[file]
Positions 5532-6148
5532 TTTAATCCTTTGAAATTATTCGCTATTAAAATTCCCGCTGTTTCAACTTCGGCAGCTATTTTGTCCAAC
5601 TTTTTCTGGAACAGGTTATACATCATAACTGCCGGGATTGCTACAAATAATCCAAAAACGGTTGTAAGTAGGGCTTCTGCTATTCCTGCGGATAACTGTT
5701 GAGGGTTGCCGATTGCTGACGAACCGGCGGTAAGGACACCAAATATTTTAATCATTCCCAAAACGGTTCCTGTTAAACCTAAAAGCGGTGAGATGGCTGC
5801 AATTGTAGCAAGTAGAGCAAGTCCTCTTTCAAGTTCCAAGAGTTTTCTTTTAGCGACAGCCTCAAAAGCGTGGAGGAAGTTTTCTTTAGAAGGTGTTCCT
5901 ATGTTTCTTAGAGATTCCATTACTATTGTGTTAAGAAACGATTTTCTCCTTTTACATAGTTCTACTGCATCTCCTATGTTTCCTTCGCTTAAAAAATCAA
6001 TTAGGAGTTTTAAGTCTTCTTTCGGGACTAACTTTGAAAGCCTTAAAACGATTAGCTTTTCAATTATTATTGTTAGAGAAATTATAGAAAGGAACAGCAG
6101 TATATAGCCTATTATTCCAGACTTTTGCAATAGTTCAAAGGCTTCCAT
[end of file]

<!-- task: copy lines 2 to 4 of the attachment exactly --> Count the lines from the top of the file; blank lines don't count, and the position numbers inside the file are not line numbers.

5532 TTTAATCCTTTGAAATTATTCGCTATTAAAATTCCCGCTGTTTCAACTTCGGCAGCTATTTTGTCCAAC
5601 TTTTTCTGGAACAGGTTATACATCATAACTGCCGGGATTGCTACAAATAATCCAAAAACGGTTGTAAGTAGGGCTTCTGCTATTCCTGCGGATAACTGTT
5701 GAGGGTTGCCGATTGCTGACGAACCGGCGGTAAGGACACCAAATATTTTAATCATTCCCAAAACGGTTCCTGTTAAACCTAAAAGCGGTGAGATGGCTGC